The consequence of this concentration of academic and literary life in the capital was, of course, that it was in these surroundings that young budding writers had their first lessons. Here, the first critical journals were published, and here, too, Danish literary criticism came into being. If you wanted to live as a man of letters – and in Denmark the professional writer is a product of the 18th century – it was henceforth necessary to reside in Copenhagen. To leave the circles in the capital meant isolation in a provincial town or out in the country, very often in a parsonage. No literary circles could be expected there. For a few decades in the 19th century, from about 1825 to 1850, however, Sorø was the exception that proved
the rule. Why? And how?
The academy for young noblemen closed in 1794, and a final end was put to the undertaking when its buildings were destroyed by fire in 1813. However, a few years later it was decided to re-establish the institution, this time in a new form. From now on, the Academy was to be an educational establishment not only for the nobility, but also for the official class and the respectable part of the middle classes. The ultimate objective was to provide a general or liberal education by teaching not only traditional secular subjects such as Latin, Greek, philosophy etc., but also Danish, German, French and English language and literature. Compared with the traditional study of divinity and law at Copenhagen University, the curriculum of the new Academy was an extremely modern one. In particular it marked an era when Danish language and literature became subjects taught at this level of education. Although the Academy was not intended to be a complete university, it aimed – like the basic or preliminary course at Copenhagen University – to provide students with an elementary knowledge of the humanities.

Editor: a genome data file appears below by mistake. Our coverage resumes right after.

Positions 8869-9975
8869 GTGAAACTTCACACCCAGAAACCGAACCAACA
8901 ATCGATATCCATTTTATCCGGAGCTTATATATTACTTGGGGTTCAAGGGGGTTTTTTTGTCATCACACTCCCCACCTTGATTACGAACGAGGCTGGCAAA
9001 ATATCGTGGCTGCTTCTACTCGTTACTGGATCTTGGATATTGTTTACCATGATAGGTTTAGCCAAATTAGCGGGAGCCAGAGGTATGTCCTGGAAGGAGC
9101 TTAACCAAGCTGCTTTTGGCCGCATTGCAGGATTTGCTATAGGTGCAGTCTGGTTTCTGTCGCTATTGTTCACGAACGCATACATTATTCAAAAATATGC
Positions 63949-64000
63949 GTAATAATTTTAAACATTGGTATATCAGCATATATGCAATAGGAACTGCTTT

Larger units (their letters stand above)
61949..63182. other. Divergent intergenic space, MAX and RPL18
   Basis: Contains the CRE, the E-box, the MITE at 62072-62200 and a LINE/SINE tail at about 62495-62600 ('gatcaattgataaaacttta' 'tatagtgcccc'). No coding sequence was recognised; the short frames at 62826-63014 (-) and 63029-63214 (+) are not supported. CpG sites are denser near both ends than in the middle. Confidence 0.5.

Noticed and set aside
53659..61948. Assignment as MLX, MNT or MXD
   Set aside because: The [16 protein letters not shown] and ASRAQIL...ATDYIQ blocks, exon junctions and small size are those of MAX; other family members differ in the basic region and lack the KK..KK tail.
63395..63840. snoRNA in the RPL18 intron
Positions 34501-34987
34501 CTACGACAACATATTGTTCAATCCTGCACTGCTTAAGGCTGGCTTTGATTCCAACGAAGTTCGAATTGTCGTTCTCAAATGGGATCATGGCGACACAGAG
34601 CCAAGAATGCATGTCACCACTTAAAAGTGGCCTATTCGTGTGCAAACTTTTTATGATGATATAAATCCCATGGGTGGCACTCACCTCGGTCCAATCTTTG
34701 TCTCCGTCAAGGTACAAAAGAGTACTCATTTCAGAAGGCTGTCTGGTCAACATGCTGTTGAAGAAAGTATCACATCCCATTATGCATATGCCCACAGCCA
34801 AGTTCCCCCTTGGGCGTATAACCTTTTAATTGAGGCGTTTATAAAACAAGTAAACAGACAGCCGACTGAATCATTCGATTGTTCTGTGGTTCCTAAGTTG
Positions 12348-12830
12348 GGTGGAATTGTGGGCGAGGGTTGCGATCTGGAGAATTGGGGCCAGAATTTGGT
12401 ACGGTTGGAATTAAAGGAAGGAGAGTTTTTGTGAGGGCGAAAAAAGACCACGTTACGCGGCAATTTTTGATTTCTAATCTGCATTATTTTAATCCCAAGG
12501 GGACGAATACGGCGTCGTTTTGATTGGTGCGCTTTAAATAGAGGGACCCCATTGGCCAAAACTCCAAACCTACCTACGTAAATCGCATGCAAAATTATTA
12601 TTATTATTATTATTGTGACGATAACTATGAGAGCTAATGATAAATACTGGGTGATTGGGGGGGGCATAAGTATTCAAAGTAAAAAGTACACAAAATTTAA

The Academy was opened in the autumn of 1826 and remained in existence until 1849, when the institution was finally closed down. The teaching staff were remarkably young. Among the older members we find the author B. S. Ingemann teaching Danish; he was born in 1789 and was consequently in his mid-thirties. Among the younger teachers we find the classical scholar Christian Wilster, who was born in 1797 and only 25 years old when appointed a teacher of Greek and English. It was the intention of the government that a post at the Academy should enable the holder to devote himself to literature. It was also mooted that a post at the Academy might be a jumping-off ground for a career at the University. In point of fact, however, most of the teachers remained at Sorø as long as the Academy existed – or until death put an end to their careers. This means that during the few decades forming the most important period of the Danish Golden Age, we find a circle of writers in this small, isolated provincial town of Sorø. It consisted of people born during the last decades of the 18th century – and they constituted the second generation of the Romantic movement (the generation after Oehlenschläger), the flower of the Golden Age.